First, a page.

The ontological commitments of inconsistent theories

Philosophical Studies 141 (1):115 - 123 (2008)
Abstract
In this paper I present an argument for belief in inconsistent objects. The argument relies on a particular, plausible version of scientific realism, and the fact that often our best scientific theories are inconsistent. It is not clear what to make of this argument. Is it a reductio of the version of scientific realism under consideration? If it is, what are the alternatives? Should we just accept the conclusion? I will argue (rather tentatively and suitably qualified) for a positive answer to the last question: there are times when it is legitimate to believe in inconsistent objects.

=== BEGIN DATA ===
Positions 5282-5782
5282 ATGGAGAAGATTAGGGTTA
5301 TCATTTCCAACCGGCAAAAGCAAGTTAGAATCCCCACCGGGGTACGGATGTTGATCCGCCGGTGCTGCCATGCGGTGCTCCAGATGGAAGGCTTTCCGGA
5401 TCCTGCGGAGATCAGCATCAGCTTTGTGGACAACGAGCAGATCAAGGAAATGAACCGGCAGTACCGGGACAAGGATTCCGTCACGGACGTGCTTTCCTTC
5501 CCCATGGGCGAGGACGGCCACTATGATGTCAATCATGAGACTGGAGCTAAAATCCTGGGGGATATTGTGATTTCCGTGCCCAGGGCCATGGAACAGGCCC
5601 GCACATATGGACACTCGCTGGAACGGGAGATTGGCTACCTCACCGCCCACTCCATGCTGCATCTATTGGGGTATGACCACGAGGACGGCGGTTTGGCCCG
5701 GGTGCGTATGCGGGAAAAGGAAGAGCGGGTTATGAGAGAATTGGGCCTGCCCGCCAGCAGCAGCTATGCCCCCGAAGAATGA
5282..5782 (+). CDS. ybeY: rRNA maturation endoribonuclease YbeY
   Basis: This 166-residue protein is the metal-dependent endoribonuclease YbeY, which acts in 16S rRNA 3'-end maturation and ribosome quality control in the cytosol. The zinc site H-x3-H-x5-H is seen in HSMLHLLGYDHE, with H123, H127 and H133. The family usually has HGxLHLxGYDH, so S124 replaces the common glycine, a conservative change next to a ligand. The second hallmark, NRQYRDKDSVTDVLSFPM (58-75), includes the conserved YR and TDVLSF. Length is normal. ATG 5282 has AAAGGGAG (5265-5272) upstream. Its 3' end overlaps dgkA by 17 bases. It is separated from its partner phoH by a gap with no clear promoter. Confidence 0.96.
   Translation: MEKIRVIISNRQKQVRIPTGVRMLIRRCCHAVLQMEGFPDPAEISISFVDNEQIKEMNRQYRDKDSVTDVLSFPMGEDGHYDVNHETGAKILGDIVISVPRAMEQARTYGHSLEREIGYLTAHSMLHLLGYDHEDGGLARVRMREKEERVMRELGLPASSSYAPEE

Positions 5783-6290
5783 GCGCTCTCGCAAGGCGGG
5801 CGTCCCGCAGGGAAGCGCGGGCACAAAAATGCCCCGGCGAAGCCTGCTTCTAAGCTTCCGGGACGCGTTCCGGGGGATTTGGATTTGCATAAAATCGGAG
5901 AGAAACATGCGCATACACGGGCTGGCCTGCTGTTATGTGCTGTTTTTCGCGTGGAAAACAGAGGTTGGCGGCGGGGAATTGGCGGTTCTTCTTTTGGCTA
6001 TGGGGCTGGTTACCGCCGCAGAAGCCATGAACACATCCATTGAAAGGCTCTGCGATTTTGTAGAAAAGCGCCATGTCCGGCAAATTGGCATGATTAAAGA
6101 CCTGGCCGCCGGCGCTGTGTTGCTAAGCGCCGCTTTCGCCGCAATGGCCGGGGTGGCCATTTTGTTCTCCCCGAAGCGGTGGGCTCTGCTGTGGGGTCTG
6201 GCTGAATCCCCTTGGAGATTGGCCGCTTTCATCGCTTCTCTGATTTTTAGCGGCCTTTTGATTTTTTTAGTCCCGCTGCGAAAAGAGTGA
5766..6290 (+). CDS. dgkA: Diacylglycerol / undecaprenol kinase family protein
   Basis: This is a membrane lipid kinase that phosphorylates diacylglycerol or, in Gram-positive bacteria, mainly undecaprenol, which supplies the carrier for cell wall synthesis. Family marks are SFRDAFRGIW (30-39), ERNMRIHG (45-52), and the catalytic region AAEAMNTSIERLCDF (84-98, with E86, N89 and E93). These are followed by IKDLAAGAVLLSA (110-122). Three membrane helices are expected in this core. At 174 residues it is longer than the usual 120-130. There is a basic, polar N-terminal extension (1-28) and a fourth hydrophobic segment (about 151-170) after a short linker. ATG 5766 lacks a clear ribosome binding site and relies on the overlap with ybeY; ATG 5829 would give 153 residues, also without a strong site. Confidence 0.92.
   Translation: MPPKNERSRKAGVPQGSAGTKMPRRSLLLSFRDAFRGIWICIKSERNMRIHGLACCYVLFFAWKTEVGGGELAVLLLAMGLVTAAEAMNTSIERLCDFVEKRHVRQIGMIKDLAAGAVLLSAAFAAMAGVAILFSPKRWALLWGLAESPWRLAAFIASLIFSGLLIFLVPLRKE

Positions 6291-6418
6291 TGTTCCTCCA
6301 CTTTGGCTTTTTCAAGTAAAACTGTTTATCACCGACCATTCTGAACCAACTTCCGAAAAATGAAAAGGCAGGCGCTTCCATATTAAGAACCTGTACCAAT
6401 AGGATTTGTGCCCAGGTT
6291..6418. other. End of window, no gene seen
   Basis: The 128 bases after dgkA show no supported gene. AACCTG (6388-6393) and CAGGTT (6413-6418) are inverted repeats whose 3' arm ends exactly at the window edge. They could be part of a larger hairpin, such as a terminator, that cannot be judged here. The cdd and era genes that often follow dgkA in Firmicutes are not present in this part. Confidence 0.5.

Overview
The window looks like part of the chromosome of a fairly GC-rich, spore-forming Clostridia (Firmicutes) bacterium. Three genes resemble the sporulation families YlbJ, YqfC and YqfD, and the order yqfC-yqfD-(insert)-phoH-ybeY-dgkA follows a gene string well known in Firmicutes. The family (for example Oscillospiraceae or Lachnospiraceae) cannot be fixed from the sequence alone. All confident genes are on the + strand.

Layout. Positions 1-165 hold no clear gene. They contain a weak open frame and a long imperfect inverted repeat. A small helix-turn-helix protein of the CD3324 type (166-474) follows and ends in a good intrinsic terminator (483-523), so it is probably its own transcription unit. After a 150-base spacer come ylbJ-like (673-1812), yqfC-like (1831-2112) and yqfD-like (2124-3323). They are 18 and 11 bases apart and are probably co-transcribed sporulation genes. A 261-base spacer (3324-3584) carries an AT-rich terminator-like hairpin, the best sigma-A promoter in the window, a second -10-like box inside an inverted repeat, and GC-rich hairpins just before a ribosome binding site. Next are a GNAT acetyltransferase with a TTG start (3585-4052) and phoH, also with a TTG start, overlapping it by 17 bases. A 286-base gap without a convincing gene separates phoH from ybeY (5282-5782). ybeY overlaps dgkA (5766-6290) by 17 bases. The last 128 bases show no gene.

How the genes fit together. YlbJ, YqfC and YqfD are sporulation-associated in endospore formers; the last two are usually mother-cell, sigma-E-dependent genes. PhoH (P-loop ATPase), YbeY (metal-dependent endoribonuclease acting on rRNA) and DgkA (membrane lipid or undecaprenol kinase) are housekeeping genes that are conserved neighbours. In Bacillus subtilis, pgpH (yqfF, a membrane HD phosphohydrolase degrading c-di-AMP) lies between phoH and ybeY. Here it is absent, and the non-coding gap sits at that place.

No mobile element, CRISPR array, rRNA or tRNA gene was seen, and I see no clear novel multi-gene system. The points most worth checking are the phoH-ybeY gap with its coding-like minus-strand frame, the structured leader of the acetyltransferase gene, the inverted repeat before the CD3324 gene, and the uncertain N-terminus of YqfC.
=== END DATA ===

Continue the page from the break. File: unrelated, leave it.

Keywords Inconsistency  Inconsistent mathematics  Inconsistent objects  Inconsistent theories  Ontology  Scientific realism
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References found in this work BETA
Jc Beall (2001). The New Theory of Reference: Kripke, Marcus, and its Origins. Australasian Journal of Philosophy 79 (2):308 – 309.

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Citations of this work BETA
Peter Godfrey-Smith (2009). Models and Fictions in Science. Philosophical Studies 143 (1):101 - 116.
Anjan Chakravartty (2010). Perspectivism, Inconsistent Models, and Contrastive Explanation. Studies in History and Philosophy of Science Part A 41 (4):405-412.
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